Observing Jose Mourinho and Brendan Rodgers in front of the cameras after a potentially season-defining game between Liverpool and Chelsea last weekend was intriguing.
Rodgers' post-match comments that railed against Chelsea's partiality towards defensive football and alleged time-wasting reminded me in many ways of a certain Kevin Keegan moment when he was manager of Newcastle in 1996.
The similarities between the two are startling. Keegan, whose team were in the process of relinquishing a twelve-point lead they'd held over Manchester United at the top of the league, snapped live on Sky Sports in response to mind games from his old foe Sir Alex Ferguson. Losing his temper completely and screaming "I will love it if we beat them! Love it!" the moment has gone down in history.
Newcastle lost in their quest for the title on the last day of the season, but many observers point to this interview the week before as the moment their bid truly went up in smoke.
Rodgers' interview may not have had the raised voice, the wild stare and finger jabbing that saw Keegan's rant voted as the Premier League's most memorable quote, but it was probably as close to a public Keegan-esque meltdown as we are ever likely to see from him.
Instead there was an edge to Rogers' deep Ulster tones that betrayed an overwhelming frustration and a sense of injustice. Like Keegan, he too could feel the Premier League title slipping through his fingers.
Slamming his former mentor Mourinho by saying it was "Not hard to coach ten players to stay behind the ball," Rogers mistakenly appears to believe that because his management style is defined by attractive passing football, so must everyone else's.
By contrast, Mourinho's treatment of his press conference after the game was typically theatrical.
In the same way that Sir Alex Ferguson was, Mourinho is a master at handling the media. He has flatly denied all season that his team can win the title, despite staying in touch with the top all season.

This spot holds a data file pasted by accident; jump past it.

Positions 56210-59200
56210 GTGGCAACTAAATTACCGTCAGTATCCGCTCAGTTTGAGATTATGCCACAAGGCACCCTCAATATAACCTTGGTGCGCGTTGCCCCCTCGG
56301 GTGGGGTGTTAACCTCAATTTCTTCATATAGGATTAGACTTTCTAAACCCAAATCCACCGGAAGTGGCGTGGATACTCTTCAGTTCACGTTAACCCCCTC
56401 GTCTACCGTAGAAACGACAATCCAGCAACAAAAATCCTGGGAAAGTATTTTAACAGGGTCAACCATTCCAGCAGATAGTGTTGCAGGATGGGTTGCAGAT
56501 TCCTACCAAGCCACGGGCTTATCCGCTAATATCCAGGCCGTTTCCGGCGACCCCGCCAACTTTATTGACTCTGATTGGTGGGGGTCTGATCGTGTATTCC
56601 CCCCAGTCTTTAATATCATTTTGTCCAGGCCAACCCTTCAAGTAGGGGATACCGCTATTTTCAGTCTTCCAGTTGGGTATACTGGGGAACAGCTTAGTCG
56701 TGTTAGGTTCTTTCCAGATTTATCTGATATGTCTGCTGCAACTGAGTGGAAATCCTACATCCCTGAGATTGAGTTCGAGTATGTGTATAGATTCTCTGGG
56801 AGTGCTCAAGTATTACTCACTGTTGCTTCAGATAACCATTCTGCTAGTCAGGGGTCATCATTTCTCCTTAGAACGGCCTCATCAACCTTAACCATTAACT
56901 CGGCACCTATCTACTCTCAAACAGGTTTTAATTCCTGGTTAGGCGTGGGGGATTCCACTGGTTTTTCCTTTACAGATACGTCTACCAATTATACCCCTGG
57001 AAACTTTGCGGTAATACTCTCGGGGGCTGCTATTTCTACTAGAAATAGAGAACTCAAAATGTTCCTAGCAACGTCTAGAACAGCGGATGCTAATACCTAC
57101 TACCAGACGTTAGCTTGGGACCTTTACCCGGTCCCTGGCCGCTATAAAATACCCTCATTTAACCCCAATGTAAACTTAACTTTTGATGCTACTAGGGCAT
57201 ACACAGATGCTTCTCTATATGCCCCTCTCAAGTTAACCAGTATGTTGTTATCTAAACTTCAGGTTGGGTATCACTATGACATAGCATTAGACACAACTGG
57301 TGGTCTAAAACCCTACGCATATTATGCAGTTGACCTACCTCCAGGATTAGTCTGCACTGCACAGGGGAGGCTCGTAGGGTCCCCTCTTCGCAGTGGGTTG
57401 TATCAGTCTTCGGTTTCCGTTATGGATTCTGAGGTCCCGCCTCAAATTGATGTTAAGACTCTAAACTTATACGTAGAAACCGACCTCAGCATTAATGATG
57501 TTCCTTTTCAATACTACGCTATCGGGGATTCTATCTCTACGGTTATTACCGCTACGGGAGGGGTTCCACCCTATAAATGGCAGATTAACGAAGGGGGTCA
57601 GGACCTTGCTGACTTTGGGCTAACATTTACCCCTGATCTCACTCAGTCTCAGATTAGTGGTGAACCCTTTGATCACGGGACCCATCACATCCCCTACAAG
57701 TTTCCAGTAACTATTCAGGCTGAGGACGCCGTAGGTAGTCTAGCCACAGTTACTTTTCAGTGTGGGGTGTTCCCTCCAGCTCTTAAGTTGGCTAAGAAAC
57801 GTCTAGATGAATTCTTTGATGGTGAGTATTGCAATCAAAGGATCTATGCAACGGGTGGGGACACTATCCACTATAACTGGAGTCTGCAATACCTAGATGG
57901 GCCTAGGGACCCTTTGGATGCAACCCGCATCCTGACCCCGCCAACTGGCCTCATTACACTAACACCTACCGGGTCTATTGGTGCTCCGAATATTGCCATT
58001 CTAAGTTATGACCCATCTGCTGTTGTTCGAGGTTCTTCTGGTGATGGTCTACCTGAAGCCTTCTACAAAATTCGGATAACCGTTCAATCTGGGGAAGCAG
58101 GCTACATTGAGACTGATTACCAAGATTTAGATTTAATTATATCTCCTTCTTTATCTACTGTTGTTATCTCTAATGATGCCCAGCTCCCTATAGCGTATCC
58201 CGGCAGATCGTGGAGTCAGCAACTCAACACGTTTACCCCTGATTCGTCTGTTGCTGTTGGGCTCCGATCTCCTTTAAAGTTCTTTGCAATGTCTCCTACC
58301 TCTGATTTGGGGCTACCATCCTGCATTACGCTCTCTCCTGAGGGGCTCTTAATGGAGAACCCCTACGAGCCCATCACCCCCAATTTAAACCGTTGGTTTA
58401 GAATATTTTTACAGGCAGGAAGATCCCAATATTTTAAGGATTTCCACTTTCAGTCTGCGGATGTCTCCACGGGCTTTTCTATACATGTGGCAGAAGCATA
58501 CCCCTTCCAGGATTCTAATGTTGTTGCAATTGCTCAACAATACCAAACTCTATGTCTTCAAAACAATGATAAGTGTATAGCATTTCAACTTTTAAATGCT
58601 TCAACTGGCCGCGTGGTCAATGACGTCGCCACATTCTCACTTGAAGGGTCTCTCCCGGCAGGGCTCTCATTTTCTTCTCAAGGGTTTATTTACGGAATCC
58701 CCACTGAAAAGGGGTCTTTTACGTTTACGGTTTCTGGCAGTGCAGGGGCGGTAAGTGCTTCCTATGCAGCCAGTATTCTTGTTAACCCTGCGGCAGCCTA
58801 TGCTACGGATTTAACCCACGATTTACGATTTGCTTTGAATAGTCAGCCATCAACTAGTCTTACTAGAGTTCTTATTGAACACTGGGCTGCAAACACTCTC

His, and Chelsea's experience of being at the top has taught him the tricks of the trade, including the dirty ones. Liverpool fans need no reminding that their last league title was in 1990 and their current manager has never punched this high before.
Similarly, Kevin Keegan was in his first managerial post at Newcastle, who had no idea what it was like to be at the summit of English football for 69 years before his band of "Entertainers" came so close.
Psychologists will tell you that a siege mentality in any sporting dressing room, or indeed organisation can be a vital tool to success.
But once that spirit has been broken by an outside force that is perceived to be using underhand tactics, then suddenly the cracks appear and the collective vehicle loses control because its tricked itself into thinking it has already been beaten, albeit unfairly.
Whilst the left-back of Keegan's team, John Beresford, later said that the Newcastle played were heartened watching their manager's impassioned defence on the bus home, their failure to win either of their final two games suggests the mentality of a side that had already given up the ghost.
And that's why Brendan Rodgers' slip of his own may prove just as costly, if not moreso, than Steven Gerrard's to Liverpool's faltering challenge.